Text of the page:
An absurd day on the Vuelta

Froome goes down for a second time in as many corners. (Photo: Bettini Photo)

The stage had everything you don’t wish to see and everything you do, all at the same time. It was a stage full of drama but which, when it came down to the details of the standings, didn’t have a dramatic impact. Cycling can be funny that way. It was the incidents rather than the results that told the story. Cycling can be so often that way.

In the early hours, before the stage began, the Irish team, Aqua Blue had their team bus set on fire. Burnt to a crisp by an arsonist, the team had to borrow a standard coach to make it to the race start. Luckily for them most of their equipment was elsewhere and thus not lost. It will no doubt have affected their preparation and left a few of them asking, “why us?” Police arrested a suspect who was also alleged to have set fire to several other vehicles.

But the race goes on and more drama lay in wait. Race leader Chris Froome crashed twice in as many corners on two separate bikes. A fan in trying to run along side Alberto Contador, got pushed by a policeman and fell in front of a motorbike. Maxim Belkov, riding well behind the sharp end of the race, had a fan run across the road and tackle him to the ground. It later transpired the fan suffered from Downs Syndrome. Upon learning of this Belkov decided to take no further action.

All these incidents happened within a short period of time. It was chaotic. Tomasz Marczynski, who won his second stage of this Vuelta, was all but overlooked in the drama. Indeed, in a racing sense it was the move by Alberto Contador on the final climb. It seemed a strange time to attack, and so it proved to be as he only gained 20 seconds on his rivals and 40 seconds on Froome. The Sky rider never quite got back on terms following his double spill, but limited his loses well. But fans love these kind of attacks by Conador because it sparks a race to life in a way it wouldn’t otherwise. It added another dimension and who can fault such an effort. Contador may be several minutes behind, but he isn’t going down without a fight. Will he pay for it later in the race? We can only want and see, but given the time gaps, Contador doesn’t want to wait. He feels he must take every opportunity. And what if the move caused confusion behind and he gained a minute, or more? If you never try you’ll never know.

Contador isn’t a major threat to Froome right now. But nor do you want to give someone like Contador a sniff. You know he will attempt moves like this for as long as he can and if he gets too closed on time he will become a danger. So Froome must have panicked, even for a moment, when he crashed that second time. Tradition dictates waiting on the race leader under certain circumstances, but not here. And for two reasons. The first was because it was a crash. Crashing is a part of racing. You put the pressure on and try and force a mistake. It wasn’t why Froome crashed this time. It appeared the road was dusty and his wheel went out from under him, but regardless, the race goes on. Crashing is different than an unforced mechanical, as it was at the Tour for Froome. The second reason is because of Contador. He was already up the road. Had the rest waited on Froome, Contador’s game would have doubled. Instead of gaining 20 seconds on, say, Vincenzo Nibali, he might have gained 40 seconds. It doesn’t seem a lot, but it could prove telling. Tonight, Contador is a little over two minutes behind Nibali, who himself is now within a minute of Froome.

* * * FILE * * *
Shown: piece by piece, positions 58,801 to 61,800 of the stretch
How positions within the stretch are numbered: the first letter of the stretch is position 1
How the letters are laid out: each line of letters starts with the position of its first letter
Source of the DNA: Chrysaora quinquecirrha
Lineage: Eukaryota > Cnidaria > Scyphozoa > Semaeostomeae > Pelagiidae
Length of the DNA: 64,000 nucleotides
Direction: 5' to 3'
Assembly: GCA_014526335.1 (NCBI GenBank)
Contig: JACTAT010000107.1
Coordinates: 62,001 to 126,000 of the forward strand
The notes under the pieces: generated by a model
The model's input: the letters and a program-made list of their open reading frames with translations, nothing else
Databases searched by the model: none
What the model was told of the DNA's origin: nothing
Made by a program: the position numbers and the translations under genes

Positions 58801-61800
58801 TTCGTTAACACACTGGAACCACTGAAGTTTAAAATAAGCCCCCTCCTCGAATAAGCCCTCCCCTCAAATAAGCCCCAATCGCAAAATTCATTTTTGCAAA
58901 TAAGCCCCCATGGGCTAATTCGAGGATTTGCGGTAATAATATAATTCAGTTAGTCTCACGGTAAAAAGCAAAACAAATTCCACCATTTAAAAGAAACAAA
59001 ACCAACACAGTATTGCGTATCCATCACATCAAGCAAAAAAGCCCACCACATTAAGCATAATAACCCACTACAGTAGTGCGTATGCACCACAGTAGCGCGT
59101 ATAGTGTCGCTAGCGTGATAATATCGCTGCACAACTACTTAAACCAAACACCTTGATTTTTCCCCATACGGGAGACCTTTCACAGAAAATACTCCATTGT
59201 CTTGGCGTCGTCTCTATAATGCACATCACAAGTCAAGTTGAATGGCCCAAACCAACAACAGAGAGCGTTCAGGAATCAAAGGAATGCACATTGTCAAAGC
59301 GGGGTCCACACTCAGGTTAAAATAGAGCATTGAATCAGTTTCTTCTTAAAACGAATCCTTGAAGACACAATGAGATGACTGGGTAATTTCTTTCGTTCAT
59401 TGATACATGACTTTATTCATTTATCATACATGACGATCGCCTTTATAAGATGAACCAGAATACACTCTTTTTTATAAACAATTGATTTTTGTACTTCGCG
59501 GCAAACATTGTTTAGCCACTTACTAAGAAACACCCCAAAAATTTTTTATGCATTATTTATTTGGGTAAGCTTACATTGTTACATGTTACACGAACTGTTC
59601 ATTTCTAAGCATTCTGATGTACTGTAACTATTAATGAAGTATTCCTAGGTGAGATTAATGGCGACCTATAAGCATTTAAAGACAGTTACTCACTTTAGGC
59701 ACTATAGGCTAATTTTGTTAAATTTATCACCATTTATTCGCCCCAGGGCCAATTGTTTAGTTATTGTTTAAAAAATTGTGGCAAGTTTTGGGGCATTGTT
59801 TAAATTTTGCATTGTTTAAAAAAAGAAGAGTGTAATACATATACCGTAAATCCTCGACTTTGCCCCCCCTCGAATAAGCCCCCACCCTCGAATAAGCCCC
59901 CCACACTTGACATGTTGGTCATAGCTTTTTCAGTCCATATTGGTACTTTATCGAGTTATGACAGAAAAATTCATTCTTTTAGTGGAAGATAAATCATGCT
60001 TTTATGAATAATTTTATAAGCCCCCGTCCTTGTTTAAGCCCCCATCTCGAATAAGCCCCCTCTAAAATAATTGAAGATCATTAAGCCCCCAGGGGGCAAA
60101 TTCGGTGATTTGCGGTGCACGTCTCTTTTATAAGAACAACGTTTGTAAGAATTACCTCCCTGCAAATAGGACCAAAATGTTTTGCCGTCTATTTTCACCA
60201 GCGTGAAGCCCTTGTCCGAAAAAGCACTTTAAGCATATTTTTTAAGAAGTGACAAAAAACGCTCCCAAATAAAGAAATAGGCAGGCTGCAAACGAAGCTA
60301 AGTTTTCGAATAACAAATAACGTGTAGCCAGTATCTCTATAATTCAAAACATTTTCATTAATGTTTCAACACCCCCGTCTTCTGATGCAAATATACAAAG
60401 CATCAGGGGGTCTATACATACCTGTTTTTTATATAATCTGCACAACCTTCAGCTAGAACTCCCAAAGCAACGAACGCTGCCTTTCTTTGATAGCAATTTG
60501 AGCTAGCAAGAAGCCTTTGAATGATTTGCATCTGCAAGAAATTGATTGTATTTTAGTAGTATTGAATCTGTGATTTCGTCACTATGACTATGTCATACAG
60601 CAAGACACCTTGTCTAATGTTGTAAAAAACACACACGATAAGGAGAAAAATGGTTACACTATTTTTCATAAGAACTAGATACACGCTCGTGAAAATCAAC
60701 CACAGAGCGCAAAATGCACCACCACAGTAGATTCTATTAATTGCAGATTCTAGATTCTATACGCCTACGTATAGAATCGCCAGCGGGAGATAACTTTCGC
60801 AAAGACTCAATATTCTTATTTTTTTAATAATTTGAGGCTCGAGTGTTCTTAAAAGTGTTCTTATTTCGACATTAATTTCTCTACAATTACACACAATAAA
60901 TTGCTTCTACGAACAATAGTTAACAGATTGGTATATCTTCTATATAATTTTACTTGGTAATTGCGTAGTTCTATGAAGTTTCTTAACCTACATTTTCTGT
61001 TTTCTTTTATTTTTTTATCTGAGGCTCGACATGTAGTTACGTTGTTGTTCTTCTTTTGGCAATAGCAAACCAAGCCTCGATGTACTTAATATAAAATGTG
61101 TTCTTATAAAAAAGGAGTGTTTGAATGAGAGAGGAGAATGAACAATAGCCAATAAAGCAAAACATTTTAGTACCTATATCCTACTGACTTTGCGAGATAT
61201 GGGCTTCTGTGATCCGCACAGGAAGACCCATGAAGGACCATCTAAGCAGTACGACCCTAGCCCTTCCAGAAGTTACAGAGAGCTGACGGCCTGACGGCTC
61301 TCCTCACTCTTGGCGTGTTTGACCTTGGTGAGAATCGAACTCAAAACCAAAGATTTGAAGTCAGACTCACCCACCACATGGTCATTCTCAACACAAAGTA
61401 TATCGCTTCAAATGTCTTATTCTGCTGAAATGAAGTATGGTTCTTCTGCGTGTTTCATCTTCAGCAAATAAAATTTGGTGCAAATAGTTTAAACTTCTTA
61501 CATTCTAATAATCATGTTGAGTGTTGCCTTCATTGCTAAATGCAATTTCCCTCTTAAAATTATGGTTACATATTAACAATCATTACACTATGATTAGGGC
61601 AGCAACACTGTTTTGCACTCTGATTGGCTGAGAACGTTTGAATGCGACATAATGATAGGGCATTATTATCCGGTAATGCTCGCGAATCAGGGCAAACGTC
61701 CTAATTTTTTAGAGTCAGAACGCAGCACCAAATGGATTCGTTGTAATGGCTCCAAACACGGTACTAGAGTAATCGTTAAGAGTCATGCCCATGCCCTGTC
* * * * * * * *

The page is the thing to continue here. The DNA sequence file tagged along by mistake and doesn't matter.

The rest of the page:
The condition of Froome will be crucial. How banged up is he? He has said that it is little more than flesh wounds, and if so then he had a lucky escape. But even those can take their toll. Tomorrow is a flat stage which he’ll welcome. But respite doesn’t last long in this Vuelta. on Saturday they go climbing again. He’ll need to be at his best. Yes he has the buffer of the upcoming time-trial, but there is a lot of racing between now and then. And a lot of racing after it too.

Froome has always fallen short at this race. Second three times. Something always catching him out. Luck never quite on his side. Until today he had been perfect; not putting a foot wrong. Canadain Mike Woods said so much in an interview. That while everyone else made little mistakes, the Sky rider was flawless. Now some would argue that Froome’s bad luck had arisen once more. But you could also argue that the fact he only lost seconds and doesn’t appear too injured shows luck is now on his side. If that’s as bad as the mistakes or the misfortune gets for Froome, he will win this Vuelta. He’ll be hoping that is the case but the likes of Contador and Nibali will try keep the pressure on.

Froome’s bike handling and descending skills have improved a lot in recent years. Indeed he is one of the better ones in the peloton. More so than Contador who himself can look fragile on the descents. He linked up with teammate Edward Theuns who helped wit the descent off the mountain and the run in to the finish. But it doesn’t always go your way. Nibali, one of the best descender’s in the sport has had his share of spills. Sometimes it happens and today it happened to Froome.

And so the race goes on. More racing action like that please, but less of the indirect madness of today. And best wishes to Aqua Blue and their new bus.


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